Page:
If the mass media is dominated by a few corporations, the risk for bias and interference with editorial independence increases.

Thomas Hammarberg, Human Rights Commissioner of the Council of Europe. Public service media needed to strengthen pluralism.

Hammarberg writes:

Media pluralism is necessary for the development of informed societies where different voices can be heard. However, in several European countries there is little genuine media freedom and therefore limited space for pluralism. Independent television and radio channels are denied licences, and critical newspapers are prevented from buying newsprint or distributing their papers.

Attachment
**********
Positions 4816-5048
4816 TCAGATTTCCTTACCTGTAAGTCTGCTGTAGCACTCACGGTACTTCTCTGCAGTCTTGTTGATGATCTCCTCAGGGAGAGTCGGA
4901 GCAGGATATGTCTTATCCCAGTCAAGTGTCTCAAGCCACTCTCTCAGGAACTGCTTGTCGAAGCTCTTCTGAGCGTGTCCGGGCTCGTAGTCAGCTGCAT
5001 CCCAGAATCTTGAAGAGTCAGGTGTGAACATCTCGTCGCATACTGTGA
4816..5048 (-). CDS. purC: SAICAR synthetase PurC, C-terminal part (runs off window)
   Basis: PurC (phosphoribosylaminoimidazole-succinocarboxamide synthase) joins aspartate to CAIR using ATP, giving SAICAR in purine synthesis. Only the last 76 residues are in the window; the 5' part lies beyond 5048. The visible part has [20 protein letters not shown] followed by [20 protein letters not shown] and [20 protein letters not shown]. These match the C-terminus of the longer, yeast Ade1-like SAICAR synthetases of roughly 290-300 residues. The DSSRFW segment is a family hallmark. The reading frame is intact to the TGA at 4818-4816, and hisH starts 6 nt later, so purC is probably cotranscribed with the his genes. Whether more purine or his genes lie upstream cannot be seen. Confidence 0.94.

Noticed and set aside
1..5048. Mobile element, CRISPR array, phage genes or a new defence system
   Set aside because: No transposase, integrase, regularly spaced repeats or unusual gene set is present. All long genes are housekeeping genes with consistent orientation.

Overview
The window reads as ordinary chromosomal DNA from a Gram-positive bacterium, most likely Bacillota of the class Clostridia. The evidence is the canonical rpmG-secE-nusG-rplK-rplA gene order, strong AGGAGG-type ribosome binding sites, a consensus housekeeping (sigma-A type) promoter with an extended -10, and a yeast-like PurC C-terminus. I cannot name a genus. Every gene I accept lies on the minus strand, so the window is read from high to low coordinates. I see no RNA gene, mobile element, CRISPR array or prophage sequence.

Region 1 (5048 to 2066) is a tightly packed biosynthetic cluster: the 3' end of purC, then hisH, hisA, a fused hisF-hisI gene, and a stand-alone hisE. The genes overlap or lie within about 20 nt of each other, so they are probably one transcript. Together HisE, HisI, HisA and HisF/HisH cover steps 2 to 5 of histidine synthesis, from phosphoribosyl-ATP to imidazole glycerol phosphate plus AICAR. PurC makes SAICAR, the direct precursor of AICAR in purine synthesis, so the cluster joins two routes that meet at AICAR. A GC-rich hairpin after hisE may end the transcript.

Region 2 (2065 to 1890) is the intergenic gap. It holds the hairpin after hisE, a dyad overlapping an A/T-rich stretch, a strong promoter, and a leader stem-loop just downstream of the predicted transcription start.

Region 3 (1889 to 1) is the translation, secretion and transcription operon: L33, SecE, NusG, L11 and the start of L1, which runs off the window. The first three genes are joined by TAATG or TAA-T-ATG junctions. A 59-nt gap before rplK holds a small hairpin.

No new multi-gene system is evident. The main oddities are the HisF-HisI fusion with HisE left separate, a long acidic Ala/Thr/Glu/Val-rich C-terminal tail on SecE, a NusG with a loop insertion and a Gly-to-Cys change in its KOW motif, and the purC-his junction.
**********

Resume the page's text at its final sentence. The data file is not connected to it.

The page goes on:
Other state controls are more discrete. By buying advertising space solely in “loyal” media, governments can signal to businesses to follow their lead, which means that independent media are effectively boycotted. The increase in bureaucratic harassment and administrative discrimination is also of concern.

Of course, a million blogs aside, mainstream media consolidation is accelerating globally. And, of course, with deference to our Italian friends, let’s not forget that Silvio Berlusconi was the largest shareholder of the largest television station while prime minister.

And then there’s Russia and its very… um… troubling media environment.

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